MrBonita

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Mar 13, 2016
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Hello Pharmacy Friends. It looks like Amazon is going into the PBM business. They will have the drivers and space to take over suppliers like Bergen and Cardinal. I believe they can provide lower prices and better service to local independent pharmacies. I think their main goal is to supply pharmacies with drugs and then offer a mail order service using local pharmacies and charging them a fee of 8 percent like they do for Amazon sellers. What do you guys think? Since they will be the PBM then they can reimburse the pharmacy for filling the drugs and then having the local pharmacy mail out the drugs on their behalf. I can see Amazon sending their own top 400 drugs to the consumer themselves and it will be a great benefit to their scheme.

Amazon is taking on the drug supply chain, says report
 

lord999

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Hello Pharmacy Friends. It looks like Amazon is going into the PBM business. They will have the drivers and space to take over suppliers like Bergen and Cardinal. I believe they can provide lower prices and better service to local independent pharmacies. I think their main goal is to supply pharmacies with drugs and then offer a mail order service using local pharmacies and charging them a fee of 8 percent like they do for Amazon sellers. What do you guys think? Since they will be the PBM then they can reimburse the pharmacy for filling the drugs and then having the local pharmacy mail out the drugs on their behalf. I can see Amazon sending their own top 400 drugs to the consumer themselves and it will be a great benefit to their scheme.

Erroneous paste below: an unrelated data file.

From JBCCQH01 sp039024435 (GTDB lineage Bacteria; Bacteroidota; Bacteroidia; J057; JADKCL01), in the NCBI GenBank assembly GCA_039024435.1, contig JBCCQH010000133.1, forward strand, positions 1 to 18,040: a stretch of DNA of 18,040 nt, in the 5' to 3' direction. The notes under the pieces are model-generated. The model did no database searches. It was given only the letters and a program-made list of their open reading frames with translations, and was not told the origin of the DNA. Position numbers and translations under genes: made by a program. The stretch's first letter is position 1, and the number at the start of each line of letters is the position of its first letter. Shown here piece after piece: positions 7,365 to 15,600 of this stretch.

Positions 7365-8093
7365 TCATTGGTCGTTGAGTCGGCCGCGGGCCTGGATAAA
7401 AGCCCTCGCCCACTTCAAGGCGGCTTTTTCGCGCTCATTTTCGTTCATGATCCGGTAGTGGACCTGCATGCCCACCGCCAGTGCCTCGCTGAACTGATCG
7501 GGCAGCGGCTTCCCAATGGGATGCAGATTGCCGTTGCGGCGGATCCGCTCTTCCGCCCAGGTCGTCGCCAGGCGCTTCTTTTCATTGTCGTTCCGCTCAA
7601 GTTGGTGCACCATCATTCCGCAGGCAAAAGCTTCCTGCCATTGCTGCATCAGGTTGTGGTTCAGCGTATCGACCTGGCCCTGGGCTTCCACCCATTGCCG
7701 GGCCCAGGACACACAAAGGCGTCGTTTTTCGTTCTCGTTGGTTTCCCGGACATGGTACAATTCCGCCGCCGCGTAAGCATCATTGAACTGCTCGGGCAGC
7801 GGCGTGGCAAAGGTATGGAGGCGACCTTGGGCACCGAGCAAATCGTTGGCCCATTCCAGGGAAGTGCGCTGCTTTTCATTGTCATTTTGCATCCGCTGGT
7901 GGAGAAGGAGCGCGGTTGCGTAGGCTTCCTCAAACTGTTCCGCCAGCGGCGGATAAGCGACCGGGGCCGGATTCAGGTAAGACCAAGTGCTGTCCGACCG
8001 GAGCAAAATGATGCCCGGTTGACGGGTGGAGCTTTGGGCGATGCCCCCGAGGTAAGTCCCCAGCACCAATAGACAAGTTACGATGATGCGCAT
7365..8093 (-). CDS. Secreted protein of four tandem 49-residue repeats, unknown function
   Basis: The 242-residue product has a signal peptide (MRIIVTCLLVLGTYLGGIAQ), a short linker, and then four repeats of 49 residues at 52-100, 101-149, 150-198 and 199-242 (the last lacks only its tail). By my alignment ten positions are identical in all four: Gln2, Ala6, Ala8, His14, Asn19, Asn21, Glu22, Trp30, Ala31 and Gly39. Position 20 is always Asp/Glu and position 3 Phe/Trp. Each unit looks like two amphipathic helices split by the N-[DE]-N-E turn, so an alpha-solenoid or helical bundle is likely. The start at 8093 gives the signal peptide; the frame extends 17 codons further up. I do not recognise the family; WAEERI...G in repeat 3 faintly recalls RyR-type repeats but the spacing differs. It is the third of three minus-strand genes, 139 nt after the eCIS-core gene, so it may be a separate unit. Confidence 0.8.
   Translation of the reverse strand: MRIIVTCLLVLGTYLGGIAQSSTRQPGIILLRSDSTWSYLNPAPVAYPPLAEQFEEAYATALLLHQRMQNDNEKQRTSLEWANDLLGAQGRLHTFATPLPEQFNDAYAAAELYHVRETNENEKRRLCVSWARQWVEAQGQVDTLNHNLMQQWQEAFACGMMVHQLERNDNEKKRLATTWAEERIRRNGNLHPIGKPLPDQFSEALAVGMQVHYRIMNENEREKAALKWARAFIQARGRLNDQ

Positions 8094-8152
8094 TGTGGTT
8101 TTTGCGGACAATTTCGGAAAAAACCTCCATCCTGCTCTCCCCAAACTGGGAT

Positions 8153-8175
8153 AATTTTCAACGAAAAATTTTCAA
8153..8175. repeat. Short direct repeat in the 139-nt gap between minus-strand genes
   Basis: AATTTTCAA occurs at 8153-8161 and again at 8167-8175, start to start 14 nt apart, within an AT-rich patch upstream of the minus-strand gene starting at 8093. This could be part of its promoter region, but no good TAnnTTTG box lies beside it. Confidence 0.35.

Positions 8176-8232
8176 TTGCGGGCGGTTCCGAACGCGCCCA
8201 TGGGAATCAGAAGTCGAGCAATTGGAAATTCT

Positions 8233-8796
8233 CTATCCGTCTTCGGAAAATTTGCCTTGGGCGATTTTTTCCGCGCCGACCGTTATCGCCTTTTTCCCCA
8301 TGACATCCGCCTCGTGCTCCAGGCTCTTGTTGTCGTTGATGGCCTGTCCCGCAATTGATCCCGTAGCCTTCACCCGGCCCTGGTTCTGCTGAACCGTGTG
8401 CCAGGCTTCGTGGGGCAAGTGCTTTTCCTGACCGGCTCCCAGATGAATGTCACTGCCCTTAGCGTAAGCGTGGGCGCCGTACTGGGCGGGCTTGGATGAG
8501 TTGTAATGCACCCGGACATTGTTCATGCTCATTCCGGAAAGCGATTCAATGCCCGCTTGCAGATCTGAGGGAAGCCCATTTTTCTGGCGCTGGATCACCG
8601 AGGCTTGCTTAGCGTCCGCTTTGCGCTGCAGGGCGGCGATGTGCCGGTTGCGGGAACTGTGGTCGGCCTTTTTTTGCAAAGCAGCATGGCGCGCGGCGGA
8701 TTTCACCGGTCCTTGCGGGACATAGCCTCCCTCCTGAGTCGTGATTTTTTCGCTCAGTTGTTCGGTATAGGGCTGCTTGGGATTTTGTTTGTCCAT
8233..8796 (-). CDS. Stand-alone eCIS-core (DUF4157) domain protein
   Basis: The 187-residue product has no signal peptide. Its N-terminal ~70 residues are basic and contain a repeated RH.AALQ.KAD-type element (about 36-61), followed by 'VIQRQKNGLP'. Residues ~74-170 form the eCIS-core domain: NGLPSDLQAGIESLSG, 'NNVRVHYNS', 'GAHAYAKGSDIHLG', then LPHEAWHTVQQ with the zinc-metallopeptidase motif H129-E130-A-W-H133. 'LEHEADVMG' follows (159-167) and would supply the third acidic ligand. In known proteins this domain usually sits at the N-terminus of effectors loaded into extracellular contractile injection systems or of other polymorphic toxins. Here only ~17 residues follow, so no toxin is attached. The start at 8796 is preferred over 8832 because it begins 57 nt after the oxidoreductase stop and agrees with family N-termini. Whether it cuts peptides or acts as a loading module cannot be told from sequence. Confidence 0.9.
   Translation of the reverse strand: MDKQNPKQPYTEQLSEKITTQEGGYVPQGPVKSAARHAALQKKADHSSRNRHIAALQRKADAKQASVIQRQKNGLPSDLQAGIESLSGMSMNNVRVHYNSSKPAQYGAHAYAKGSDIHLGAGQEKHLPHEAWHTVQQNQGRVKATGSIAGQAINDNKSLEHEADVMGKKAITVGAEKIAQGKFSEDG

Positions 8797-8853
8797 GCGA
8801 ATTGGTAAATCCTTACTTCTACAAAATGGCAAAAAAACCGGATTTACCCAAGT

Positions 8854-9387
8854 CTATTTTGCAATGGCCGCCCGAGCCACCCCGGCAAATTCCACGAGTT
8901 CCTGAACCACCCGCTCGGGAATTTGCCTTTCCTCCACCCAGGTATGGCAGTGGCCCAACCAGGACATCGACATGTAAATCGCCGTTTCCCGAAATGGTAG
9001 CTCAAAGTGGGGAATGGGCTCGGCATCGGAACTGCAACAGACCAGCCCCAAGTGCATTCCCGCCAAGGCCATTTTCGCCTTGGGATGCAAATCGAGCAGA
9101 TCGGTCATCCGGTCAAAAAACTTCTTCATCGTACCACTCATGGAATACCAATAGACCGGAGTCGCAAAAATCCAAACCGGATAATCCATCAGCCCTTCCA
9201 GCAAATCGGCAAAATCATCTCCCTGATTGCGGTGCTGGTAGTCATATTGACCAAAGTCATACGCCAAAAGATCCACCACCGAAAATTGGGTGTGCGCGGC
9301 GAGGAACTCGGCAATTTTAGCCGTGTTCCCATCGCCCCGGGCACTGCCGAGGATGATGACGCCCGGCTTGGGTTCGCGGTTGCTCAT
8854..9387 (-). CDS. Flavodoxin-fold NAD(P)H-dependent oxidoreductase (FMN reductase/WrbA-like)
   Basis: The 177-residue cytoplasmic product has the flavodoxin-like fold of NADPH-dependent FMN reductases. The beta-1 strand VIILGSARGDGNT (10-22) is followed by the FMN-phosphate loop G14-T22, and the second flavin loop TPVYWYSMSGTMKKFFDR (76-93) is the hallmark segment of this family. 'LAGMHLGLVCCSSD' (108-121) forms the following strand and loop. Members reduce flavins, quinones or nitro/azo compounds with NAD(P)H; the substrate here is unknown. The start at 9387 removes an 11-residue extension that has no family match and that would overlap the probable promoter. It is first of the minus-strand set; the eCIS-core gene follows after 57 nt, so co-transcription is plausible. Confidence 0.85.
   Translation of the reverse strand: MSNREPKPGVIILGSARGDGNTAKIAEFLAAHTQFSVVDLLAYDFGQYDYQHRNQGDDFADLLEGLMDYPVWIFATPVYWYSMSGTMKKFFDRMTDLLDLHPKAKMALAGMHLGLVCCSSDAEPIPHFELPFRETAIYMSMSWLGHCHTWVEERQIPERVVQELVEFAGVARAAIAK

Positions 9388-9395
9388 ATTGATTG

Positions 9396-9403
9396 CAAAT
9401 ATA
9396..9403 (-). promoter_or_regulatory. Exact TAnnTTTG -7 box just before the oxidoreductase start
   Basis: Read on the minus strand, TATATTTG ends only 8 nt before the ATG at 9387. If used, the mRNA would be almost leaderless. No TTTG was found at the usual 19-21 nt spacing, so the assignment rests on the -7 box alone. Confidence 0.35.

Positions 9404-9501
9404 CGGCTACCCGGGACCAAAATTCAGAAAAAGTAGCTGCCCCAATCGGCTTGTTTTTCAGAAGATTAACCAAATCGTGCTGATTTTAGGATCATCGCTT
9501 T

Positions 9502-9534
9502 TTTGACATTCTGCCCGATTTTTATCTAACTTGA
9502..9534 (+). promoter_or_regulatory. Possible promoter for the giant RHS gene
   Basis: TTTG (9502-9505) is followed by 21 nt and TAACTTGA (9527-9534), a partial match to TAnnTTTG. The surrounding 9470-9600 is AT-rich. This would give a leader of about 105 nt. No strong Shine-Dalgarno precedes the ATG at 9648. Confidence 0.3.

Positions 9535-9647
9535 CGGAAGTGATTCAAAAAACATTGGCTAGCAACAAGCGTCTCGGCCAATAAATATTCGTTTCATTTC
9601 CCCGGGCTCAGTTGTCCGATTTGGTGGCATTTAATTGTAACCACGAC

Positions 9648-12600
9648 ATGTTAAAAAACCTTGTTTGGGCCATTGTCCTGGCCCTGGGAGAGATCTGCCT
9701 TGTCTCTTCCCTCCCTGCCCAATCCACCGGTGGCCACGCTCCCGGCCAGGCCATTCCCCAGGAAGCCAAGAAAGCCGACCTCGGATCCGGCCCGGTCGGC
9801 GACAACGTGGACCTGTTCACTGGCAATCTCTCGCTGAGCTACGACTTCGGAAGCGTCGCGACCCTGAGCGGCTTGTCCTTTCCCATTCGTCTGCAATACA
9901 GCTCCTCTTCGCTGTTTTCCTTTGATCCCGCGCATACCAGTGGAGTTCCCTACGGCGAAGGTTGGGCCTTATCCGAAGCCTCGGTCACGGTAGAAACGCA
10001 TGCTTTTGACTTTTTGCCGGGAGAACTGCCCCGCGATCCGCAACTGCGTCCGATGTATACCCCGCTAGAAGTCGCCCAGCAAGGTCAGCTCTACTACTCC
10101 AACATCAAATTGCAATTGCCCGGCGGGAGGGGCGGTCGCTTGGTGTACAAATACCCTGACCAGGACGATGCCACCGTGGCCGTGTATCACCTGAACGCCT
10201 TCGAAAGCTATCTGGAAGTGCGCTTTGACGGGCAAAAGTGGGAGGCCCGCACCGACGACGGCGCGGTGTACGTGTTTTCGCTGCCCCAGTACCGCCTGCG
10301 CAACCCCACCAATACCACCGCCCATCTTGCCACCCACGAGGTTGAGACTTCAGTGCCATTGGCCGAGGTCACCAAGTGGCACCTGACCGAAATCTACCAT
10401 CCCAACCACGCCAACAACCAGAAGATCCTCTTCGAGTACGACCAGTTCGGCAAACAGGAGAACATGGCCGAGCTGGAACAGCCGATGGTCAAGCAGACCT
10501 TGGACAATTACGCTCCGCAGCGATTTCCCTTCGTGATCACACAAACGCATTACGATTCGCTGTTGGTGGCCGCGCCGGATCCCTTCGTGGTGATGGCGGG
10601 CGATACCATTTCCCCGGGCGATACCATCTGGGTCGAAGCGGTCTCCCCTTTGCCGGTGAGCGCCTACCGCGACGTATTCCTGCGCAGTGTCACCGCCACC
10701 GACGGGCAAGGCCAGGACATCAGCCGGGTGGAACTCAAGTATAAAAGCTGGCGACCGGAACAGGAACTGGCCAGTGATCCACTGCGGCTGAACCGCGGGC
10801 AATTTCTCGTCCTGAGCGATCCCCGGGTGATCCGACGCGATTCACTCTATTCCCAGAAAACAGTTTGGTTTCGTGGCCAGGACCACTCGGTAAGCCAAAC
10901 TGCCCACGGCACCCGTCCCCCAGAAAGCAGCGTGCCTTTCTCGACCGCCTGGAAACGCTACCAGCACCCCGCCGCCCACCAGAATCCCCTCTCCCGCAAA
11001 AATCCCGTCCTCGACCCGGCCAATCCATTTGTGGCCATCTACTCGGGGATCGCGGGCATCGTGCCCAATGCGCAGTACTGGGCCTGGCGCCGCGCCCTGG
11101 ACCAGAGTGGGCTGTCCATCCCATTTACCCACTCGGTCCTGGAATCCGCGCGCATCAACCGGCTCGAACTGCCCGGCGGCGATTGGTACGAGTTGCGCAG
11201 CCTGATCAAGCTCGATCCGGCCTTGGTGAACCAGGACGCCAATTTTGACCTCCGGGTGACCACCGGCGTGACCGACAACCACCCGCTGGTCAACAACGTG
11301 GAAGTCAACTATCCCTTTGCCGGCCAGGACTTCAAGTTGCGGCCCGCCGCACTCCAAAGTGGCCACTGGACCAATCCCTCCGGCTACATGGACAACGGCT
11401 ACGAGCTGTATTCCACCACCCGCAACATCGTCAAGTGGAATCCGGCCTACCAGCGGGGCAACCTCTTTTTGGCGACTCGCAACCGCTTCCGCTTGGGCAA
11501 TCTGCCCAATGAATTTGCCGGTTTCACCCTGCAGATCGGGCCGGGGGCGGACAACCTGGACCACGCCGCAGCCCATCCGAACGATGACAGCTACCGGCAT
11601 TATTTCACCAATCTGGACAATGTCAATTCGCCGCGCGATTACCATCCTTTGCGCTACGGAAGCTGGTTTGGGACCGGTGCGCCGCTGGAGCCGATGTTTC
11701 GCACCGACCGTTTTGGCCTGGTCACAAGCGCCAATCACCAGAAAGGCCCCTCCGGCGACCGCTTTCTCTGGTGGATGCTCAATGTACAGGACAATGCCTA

Amazon is taking on the drug supply chain, says report
Working on a 1492 contract right now, it's not going to be that far yet. I can't talk about what 1492 is cooking up besides that pharmacy is not the only targeted market, but it's actually quite a bit more ambitious than that based on some of the other divisions at South Lake Union (UW HSRV PhDs are basically being recruited wholesale right now).
 
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WVUPharm2007

imagine sisyphus happy
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So where do I send my application? I'm ready to assimilate with the borg.
 
Sep 25, 2017
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Based on all the news surrounding Amazon lately, it seems apparent that the company is seriously considering entry into the Pharmacy business. Whether Amazon will go or not go into the pharmacy business I think is not a matter of 'if' as it is more a matter of 'when'. The company has repeatedly looked for large industries to disrupt and in my opinion the pharmaceutical industry fits the mold perfectly.